People who own or operate woodburning stoves and fireplaces face several responsibilities, one of which is to keep burning embers from escaping into the neighborhood. It only takes a few sparks in a dry area to trigger serious brush or forest fires. This is why many communities require the use of a spark arrestor whenever a solid fuel fireplace or stove is in regular use.
There are actually two different types of spark arrestors that a person may encounter around a woodburning fireplace. The one mandated by regulation is an open-mesh screen placed securely over the top of the chimney stack. Manufacturers offer models in various sizes, according to the diameter of the chimney cap. This type should prevent any burning embers or sparks from escaping through the chimney.
Another type of spark arrestor can be either functional or decorative. It is generally a self-supporting screen or shield placed a short distance from an open fireplace flame. It serves the same purpose as an exterior screen, keeping stray burning embers from escaping from the fireplace and possibly starting a fire. Manufacturers offer reproduction models reminiscent of those found in castles or mansions, and there are many more basic, functional models suitable for regular home use as well.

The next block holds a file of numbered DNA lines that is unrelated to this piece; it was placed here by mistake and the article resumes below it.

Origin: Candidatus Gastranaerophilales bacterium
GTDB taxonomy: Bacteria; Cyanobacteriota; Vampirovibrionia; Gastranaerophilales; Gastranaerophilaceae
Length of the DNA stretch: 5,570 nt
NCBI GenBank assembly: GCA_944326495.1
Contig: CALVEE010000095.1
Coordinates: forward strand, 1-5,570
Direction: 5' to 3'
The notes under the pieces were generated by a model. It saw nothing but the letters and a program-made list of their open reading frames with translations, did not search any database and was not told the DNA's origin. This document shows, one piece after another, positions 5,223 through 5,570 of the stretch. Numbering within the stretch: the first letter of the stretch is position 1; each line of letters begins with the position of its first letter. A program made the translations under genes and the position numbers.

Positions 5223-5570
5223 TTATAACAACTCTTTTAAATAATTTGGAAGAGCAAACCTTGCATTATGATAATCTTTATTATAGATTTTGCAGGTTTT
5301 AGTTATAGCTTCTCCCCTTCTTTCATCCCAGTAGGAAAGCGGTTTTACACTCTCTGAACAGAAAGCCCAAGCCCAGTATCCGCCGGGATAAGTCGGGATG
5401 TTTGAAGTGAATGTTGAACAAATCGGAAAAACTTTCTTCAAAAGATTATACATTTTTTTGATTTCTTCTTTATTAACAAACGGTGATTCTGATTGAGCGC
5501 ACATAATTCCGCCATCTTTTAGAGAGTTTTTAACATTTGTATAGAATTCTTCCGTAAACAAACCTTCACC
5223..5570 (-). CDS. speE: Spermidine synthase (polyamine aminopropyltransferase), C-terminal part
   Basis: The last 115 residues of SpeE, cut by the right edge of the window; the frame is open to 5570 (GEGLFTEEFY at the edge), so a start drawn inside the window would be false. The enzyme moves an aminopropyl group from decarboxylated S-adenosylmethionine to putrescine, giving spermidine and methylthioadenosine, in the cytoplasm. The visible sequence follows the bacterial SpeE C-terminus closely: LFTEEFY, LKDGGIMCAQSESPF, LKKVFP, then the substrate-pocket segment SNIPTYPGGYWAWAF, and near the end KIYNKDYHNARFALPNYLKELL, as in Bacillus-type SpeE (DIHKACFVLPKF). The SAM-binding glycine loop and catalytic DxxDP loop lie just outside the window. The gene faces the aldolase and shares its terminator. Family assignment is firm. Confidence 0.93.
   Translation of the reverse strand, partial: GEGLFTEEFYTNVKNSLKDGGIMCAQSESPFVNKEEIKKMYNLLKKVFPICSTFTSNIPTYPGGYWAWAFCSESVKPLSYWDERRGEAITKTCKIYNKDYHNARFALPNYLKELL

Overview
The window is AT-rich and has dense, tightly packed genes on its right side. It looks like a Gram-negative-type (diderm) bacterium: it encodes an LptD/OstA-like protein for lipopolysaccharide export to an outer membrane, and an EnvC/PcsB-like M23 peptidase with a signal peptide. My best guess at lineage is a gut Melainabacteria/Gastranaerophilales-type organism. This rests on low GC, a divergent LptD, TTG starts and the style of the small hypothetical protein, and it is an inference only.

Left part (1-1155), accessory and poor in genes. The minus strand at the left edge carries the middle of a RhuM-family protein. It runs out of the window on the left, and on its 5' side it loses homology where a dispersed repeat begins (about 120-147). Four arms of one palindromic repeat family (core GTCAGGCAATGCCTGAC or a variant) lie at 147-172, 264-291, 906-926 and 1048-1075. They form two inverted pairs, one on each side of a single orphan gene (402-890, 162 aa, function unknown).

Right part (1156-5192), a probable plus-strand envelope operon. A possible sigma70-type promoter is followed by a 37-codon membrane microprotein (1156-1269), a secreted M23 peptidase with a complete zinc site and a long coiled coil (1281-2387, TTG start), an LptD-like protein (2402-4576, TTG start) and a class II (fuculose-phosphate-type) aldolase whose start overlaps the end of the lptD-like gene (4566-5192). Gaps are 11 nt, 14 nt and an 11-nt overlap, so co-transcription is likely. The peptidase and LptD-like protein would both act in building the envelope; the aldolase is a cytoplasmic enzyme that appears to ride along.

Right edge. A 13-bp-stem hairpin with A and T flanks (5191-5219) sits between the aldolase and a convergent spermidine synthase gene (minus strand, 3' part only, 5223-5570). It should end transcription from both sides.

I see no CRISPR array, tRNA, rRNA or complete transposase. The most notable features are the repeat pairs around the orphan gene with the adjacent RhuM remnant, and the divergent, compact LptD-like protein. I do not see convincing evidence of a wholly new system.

Experts suggest that a spark arrestor should be large enough to protect the chimney from animals and debris, but small enough to allow a positive draft in the chimney. A functional exterior arrestor must be regularly maintained and cleaned, like gutters or the chimney's flue. A trained chimney sweep may be able to remove the mesh screen and clean it while performing other duties. If a professional is not available, then it falls on the owners to periodically sweep out accumulated dirt, ash and leaves from the external screen and dust the interior version.